Jonathan Turley writes for the New York Post about the high-profile beating death of a young black man in Memphis.

The release of the videos from the lethal arrest of Tyre Nichols, 29, is shocking for its lack of professional tactics and procedures. This looks like adrenaline-filled rage … from the officers. At certain points, it is the suspect who sounds to be trying to de-escalate the situation. 

It is unfortunately not unique. In physical encounters, officers can escalate violence and lose control with lethal consequences. 

The footage helps establish a number of legal points. The force is clearly and undeniably excessive. It was a complete breakdown of training and supervision. 

It is hard to look at this tape objectively and analytically given the emotional impact of the scene. Yet, the footage helps establish a number of legal points. 

There is both a state and federal investigation ongoing and the tapes will help and hurt aspects of those cases. 

There is ample basis for taking a second-degree murder case to trial. However, the tape also shows where the defense is likely to go in the coming weeks.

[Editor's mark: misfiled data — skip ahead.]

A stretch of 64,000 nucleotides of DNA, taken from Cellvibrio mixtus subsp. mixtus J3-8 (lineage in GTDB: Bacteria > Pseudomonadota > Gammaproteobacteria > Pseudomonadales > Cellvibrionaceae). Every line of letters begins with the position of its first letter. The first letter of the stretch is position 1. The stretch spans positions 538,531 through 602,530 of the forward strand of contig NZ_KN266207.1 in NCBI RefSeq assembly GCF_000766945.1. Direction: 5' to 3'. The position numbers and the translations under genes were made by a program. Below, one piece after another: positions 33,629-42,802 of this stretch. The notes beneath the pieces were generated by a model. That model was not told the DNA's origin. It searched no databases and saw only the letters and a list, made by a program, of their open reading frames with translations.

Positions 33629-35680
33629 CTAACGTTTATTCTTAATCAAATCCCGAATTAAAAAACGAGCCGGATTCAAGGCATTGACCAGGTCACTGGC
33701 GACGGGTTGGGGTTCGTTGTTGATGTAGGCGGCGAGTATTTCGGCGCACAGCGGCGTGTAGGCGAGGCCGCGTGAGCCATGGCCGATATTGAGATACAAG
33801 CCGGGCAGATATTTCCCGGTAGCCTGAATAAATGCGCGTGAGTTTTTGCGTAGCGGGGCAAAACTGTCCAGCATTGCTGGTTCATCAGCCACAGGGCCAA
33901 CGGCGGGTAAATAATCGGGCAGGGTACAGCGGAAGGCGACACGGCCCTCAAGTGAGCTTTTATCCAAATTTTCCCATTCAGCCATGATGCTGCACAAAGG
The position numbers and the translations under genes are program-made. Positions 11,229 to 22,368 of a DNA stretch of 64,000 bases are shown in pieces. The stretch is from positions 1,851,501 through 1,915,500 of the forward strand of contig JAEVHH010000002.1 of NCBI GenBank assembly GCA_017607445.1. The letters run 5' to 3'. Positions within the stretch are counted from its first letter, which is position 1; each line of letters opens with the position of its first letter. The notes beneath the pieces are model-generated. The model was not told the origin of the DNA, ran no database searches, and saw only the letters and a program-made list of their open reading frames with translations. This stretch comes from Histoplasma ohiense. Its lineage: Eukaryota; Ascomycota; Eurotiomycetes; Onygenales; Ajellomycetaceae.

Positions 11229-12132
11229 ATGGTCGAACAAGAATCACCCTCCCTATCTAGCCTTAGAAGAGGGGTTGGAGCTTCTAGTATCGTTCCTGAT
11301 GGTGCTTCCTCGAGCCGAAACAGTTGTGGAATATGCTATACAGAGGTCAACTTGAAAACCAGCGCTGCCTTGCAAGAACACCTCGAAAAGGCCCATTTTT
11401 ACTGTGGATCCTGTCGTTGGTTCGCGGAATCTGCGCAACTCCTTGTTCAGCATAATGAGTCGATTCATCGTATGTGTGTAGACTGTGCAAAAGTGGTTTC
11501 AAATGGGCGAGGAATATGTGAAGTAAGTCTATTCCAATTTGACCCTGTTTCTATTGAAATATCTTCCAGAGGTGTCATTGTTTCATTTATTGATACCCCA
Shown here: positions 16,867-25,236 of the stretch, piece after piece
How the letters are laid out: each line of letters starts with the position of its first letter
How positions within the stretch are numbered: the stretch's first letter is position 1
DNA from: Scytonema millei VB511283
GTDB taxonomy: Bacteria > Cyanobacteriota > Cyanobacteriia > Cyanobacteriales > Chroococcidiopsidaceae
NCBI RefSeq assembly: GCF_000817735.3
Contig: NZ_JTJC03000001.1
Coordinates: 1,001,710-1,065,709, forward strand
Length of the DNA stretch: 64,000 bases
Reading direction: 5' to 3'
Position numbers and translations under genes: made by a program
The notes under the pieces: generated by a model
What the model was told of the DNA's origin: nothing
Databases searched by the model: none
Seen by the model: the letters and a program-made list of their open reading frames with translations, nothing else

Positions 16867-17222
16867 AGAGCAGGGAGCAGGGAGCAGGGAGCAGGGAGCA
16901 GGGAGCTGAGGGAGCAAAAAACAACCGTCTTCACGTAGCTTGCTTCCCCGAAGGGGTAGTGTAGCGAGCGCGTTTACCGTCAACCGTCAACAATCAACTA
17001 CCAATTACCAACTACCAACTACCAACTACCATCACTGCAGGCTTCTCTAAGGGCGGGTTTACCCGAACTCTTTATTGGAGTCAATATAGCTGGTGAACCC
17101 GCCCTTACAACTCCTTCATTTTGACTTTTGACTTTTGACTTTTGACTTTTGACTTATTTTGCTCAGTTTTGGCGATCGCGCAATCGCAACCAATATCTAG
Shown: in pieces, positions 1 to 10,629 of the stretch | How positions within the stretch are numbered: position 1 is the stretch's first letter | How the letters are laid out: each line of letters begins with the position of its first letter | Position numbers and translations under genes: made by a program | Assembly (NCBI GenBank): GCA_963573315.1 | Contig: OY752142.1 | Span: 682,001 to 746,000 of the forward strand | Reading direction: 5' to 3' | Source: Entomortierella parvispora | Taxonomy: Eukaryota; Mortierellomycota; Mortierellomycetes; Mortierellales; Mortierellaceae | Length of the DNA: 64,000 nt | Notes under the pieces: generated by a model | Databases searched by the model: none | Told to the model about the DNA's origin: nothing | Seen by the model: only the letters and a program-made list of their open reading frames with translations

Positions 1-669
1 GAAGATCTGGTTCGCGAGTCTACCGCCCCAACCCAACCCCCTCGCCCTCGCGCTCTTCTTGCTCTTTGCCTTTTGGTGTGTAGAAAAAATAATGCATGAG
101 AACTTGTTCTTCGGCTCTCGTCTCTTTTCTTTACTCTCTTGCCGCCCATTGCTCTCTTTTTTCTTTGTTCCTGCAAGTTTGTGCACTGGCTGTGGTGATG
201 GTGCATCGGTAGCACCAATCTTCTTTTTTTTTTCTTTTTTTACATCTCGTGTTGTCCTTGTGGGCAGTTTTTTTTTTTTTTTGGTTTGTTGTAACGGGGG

The officers are not just facing second-degree murder charges but a whole slew of charges from aggravated assault, aggravated kidnapping to official oppression. The aggravated assault and official oppression charges are amply supported by the videotape. The defense will likely focus on controlling the damage rather than leave the case unscathed. 

The defense is likely to attack the second-degree murder charge because there was a rapid escalation and a defendant fled. While the beatings on the tape could well justify most people fleeing in fear, second-degree murder is “a knowing killing of another.” It does not require premeditation. The officers appear out of control but the counsel will argue that they did not knowingly or intentionally try to kill Nichols. Indeed, his death may have been caused in part by the delay in medical aid.